by Dominique Georges Luc MAGUIN, French documentalist, author of the study Lassolas – Surrection raëlienne


Could we imagine a right or a Law based on the idea that 2 and 2 make 3?

No, of course not.

Law, by definition, is compatible with logic and therefore with science.

It is not by chance that the French Revolution gave birth to the Declaration of the Rights of Man and of the Citizen at about the same time (August 26, 1789) (Ref. in French here and there), and… the metric system (between 1790 and 1795)!

In 1789, the Declaration of the Rights of Man and of the Citizen, from its first lines, had for reference entities as scientific as it was possible at that time:

– Man, or “human being”, is the objective, incontestable reference, as a “natural” being, that is to say as part of natural phenomena, such as those that scholars of the late 18th and early 19th centuries began to study without religious bias: It was at the same time that the Convention created the Paris Museum of Natural History: in 1800, the naturalist Lamarck created there the concept of biology, and his “transformism” would at least have had the merit of definitively removing science from the grip of the Catholic Church.

The Declaration of the Rights of Man and of the Citizen, exactly like the metric system, is based on “simple and indisputable principles”.

– As the etymology indicates, “birth” is no longer limited to referring to an ancestor who lived years or centuries earlier, however “noble” he may have been, but to nature, which is the common origin of all human beings, the foundation of their equality and fraternity.

Freedom also stems from this same “nature”: it is simply the carelessness, the letting go of nature that is “presumed innocent”.

– But, as we observe in “nature”, for the freedom of an individual A to be acceptable, it must also respect that of an individual B, C, etc. This is the importance of the Article 4 of this Declaration.

Declaration of the Rights of Man and Citizen of 1789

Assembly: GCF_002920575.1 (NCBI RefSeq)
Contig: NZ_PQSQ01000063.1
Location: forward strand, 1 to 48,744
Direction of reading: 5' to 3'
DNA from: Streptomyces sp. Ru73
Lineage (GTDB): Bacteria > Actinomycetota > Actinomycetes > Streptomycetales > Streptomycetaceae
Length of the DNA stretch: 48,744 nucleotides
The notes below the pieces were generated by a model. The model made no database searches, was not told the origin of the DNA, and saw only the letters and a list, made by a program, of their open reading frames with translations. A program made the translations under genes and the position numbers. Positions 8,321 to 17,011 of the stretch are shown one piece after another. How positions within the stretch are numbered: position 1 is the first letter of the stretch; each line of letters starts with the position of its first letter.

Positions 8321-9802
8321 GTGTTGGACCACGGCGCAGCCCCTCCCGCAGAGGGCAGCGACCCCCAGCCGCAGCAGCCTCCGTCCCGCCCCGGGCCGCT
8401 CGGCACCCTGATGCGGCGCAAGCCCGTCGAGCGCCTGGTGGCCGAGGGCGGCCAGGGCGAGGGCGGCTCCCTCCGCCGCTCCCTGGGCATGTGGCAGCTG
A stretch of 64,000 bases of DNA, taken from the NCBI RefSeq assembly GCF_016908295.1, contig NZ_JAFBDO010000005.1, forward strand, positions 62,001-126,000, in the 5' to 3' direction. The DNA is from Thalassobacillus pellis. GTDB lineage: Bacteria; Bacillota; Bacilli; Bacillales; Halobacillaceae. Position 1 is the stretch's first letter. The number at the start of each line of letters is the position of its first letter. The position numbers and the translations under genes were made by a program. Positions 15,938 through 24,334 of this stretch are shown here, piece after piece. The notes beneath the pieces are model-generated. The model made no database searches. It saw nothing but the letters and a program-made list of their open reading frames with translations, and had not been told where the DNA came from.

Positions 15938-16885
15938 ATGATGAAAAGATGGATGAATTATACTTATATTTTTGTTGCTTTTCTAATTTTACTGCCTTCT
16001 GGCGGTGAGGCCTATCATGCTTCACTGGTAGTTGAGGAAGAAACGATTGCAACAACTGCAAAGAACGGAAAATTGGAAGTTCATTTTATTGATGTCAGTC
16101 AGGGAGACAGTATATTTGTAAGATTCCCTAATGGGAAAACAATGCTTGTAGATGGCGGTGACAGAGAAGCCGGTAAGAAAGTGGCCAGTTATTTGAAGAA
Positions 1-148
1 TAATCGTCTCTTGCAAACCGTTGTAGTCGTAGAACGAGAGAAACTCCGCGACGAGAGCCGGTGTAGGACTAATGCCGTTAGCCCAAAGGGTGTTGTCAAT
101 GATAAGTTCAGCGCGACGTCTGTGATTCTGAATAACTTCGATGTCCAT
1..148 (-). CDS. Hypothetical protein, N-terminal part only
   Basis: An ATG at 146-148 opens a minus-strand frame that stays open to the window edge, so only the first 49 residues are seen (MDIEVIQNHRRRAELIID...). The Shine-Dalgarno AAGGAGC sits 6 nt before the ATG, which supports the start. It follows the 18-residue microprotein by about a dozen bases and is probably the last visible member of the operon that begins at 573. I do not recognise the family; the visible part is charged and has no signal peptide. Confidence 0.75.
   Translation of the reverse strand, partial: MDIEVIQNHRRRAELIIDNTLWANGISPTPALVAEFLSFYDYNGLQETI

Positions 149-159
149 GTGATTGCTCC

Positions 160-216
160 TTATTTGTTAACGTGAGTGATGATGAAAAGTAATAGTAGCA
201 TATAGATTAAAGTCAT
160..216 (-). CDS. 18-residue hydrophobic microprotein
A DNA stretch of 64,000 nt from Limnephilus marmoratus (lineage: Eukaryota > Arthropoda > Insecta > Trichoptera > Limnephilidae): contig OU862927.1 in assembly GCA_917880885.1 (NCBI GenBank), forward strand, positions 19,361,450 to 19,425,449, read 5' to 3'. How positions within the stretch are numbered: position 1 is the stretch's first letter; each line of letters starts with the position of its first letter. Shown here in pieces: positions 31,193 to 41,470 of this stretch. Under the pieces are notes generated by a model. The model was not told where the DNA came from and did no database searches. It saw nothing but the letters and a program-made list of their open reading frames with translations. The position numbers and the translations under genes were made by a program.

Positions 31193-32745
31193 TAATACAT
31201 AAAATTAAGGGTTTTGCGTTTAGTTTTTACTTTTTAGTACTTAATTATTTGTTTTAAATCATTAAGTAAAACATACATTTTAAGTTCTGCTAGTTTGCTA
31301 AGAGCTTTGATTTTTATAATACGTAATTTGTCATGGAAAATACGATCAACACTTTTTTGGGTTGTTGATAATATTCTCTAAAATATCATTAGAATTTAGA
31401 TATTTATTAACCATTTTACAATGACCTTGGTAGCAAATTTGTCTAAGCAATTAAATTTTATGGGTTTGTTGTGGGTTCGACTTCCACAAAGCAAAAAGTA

The Representatives of the French People, constituted as a National Assembly, considering that ignorance, oblivion or contempt of human rights are the only causes of public misfortunes and corruption of Governments, have resolved to set out, in a solemn Declaration, the natural, inalienable and sacred rights of Man, so that this Declaration, constantly present to all members of the social body, constantly reminds them of their rights and duties; so that the acts of the legislative power, and those of the executive power, which can be compared at any time with the purpose of any political institution, are more respected; so that the complaints of citizens, now based on simple and indisputable principles, always turn to the maintenance of the Constitution and the happiness of all.

Consequently, the National Assembly recognizes and declares, in the presence and under the auspices of the Supreme Being, the following rights of the Human Being and the Citizen.

Art. 1. Men are born and remain free and equal in rights. Social distinctions can only be based on common utility.

Art. 2. The purpose of any political association is the preservation of natural and imprescriptible human rights. These rights are freedom, property, security, and resistance to oppression.

Art. 3.The principle of any Sovereignty resides essentially in the Nation. No body, no individual can exercise authority that does not expressly emanate from it.

Art. 4. Freedom consists in being able to do everything that does not harm others: thus, the exercise of each person’s natural rights has no limits other than those that ensure the enjoyment of these same rights by other Members of the Society. These limits can only be determined by the Law.

Art. 5.  The Law is only entitled to defend actions that are harmful to the Society. Anything that is not defended by the Law cannot be prevented, and no one can be forced to do what it does not command.

This Article 4 of the Declaration of the Rights of Man and of the Citizen of 1789 is therefore the real cornerstone allowing the articulation between science and law: